million from company operating
income this year.
Shares of shallow-water
drillers have tumbled sharply
since the BP spill. Seahawk
shares are down 59 percent;
Nabors' shares are off 14 percent.
BP's well took 87 days to plug
in large part because the compa-
ny wasn't prepared for a major
spill at a depth of 5,000 feet. The
company had to rely on remotely
operated deep-sea vehicles to*
plug its. well.
Shallow-water wells are con-
sidered less risky and easier to
repair if damaged because they
can be reached by divers.
But major accidents have hap-
pened in shallow water. The 1979
Ixtoc oil spill - the biggest in
the Gulf until the Deepwater
Horizon. disaster - was caused
by the blowout of a well in just
160 feet of water. Last year's
Montara spill off the western
coast of Australia was caused by
an explosion on a rig in 250 feet.


Lawsuit on'Obama health plan likely going to trial


BY MELISSA NELSON
ASSOCIATED PRESS WRITER

PENSACOLA - A fed-
eral judge said Tuesday he
will likely dismiss only parts
of a lawsuit by 20 states
challenging the Obama
administration's health care
overhaul as unconstitution-
al, though he didn't specifi-
cally say what portions.,
The Obama administra-
tion had asked U.S. District
Judge Roger Vinson to dis-
miss the entire lawsuit. The
states and the administration
disagree over whether peo-
ple should be required to
have health insurance, and
whether states should pay
additional Medicaid costs
not covered by the federal
government. The judge said
he will issue a ruling by Oct.


14. The lawsuit is likely to
wind up before the U'S.
Supreme Court.
If Vinson upholds the
states' challenge, he would
overturn decades of law
enforcing the federal gov-
ernment's power to regulate
interstate commerce; said
Ian Heath Gershengorn,
deputy' assistant attorney
general. .
"This court is free to dis-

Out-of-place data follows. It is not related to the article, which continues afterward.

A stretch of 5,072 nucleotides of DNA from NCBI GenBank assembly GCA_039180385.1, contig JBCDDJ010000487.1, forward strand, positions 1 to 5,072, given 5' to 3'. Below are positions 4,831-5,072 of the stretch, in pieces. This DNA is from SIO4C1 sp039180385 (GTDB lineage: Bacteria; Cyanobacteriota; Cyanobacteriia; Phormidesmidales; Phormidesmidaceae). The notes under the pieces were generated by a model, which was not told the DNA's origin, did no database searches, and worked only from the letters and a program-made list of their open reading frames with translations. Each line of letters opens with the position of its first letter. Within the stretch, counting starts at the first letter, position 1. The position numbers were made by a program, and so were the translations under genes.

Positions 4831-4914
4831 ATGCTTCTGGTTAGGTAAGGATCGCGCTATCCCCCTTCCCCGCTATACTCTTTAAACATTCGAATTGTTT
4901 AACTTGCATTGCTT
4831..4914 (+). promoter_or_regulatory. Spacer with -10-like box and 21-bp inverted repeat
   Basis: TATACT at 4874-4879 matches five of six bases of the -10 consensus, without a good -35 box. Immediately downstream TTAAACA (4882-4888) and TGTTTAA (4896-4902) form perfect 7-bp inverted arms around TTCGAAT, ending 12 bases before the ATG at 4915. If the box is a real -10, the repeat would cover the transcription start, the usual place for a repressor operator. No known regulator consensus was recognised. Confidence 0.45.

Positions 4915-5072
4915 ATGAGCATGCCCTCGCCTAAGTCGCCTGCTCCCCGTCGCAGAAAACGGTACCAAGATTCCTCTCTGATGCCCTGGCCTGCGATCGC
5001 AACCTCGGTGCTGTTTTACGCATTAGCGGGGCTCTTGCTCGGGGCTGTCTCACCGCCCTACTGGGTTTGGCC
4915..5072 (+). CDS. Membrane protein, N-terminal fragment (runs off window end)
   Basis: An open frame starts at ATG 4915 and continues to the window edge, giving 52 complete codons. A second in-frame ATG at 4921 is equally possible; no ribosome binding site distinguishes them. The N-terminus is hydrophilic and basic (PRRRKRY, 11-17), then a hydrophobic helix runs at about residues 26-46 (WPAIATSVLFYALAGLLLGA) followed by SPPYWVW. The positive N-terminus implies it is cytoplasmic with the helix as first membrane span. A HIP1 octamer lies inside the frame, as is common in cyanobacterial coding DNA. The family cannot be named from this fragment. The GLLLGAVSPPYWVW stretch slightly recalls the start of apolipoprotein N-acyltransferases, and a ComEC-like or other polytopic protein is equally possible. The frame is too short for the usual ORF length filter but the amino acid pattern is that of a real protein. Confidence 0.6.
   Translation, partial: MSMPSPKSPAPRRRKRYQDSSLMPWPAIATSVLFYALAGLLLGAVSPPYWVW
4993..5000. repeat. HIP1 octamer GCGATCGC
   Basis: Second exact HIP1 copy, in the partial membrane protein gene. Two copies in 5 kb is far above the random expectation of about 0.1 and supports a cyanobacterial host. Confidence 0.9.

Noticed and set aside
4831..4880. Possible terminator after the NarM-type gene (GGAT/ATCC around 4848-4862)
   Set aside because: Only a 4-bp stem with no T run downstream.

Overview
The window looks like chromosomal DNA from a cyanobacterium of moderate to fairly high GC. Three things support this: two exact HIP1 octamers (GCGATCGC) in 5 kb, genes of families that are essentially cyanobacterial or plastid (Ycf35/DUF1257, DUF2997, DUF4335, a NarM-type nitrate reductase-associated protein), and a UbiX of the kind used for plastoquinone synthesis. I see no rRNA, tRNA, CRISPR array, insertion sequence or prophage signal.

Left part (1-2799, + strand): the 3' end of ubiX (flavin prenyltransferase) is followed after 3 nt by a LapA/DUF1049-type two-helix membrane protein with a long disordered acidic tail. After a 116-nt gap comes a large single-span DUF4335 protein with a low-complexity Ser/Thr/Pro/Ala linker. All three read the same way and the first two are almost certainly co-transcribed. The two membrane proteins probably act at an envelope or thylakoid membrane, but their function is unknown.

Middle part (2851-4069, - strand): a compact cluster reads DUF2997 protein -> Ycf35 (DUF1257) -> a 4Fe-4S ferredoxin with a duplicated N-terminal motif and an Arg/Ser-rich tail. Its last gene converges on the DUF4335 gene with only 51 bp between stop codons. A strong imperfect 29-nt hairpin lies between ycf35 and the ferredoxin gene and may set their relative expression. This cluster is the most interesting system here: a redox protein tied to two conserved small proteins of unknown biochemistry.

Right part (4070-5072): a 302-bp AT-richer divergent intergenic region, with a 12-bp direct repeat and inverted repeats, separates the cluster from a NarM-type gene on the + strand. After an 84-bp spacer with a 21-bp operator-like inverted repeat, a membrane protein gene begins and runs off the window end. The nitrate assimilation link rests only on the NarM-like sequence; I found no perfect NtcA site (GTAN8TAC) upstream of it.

agree with Congress' policy
judgments but it is not free
to overturn 75 years of
Constitutional law,' he said.
Administration attorneys
also argued that the section
requiring health insurance
doesn't take effect until
2015 and it's up to an indi-
vidual taxpayer - not the
states - to challenge the
law then.


But David Rivkin, an.
attorney representing the
states, argued the law will
destroy the . state's
Constitutional sovereignty
by burdening them with
uncontrolled Medicaid
costs., The federal govern-
ment is over reaching its
taxing authority by penaliz-
ing people for not taking an
action - not purchasing
health insurance, he said.
"By imposing a mandate
on inactive individuals they
are eviscerating state sover-
eignty," he said.
The judge questioned
whether .the administration
was correct in arguing that
all Americans are active par-
ticipants in the health care
system regardless of
whether they choose to have
health insurance and are


therefore subject to penalties
under the government's
authority to regulate com-
merce. Health insurance is
the mechanism to regulate
the health care market,
Gershengorn said.
"The healthiest individual
can be hit by a bus. He can-
not keep himself out of the
health ' care market,"
Gershengom said:.
But Rivkin likened the
health care law to the. sub-
prime mortgage crisis.
"If this cost shifting is
allowed then it would let the
government demand that
people buy a prescribed
package of mortgages," he
said. Florida's Republican
Attorney General Bill
McCollum filed the lawsuit
just minutesafter President
Barack Obama signed the


10-year, $938 billion health'
care bill into law last March.
He chose a court in
Pensacola, one of Florida's
most conservative cities. A
similar case is unfolding in
Virginia.
There, the Obama admin-
istration also tried to get the
lawsuit dismissed, saying
Virginia lacked standing to
sue, but a federal judge has
allowed it to continue, ruling
that the overhaul raises com-
plex constitutional issues.
The other states that are
suing are Alabama, Alaska,
Arizona, Colorado, Georgia,
Indiana, Idaho, Louisiana,
Michigan, Mississippi,
Nebraska, Nevada, North
Dakota, Pennsylvania,
Soutlv Carolina,. South
Dakota, Texas, Utah and
Washington.


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Crist may drop defense of gay adoption ban


BY BILL KACZOR
ASSOCIATED PRESS WRITER

TALLAHASSEE - In a move that
could boost gay couples" rights, Gov.,
Charlie Crist said Tuesday that he'll
consider ending, a legal battle over
same-sex adoptions.
The former Republican's. comment
came a day after his independent U.S.
Senate campaign issued a position
paper supporting several gay rights
issues he'd once opposed, including
adoption rights.
A Miami judge last year declared a
state ban on adoption by gay couples
unconstitutional.
The state Department of Children
and Families, which is under Crist,
has asked the 3rd District Court of
Appeal, also in Miami, to reverse the
ruling. Regardless of how the appeals
court rules, the case likely will, wind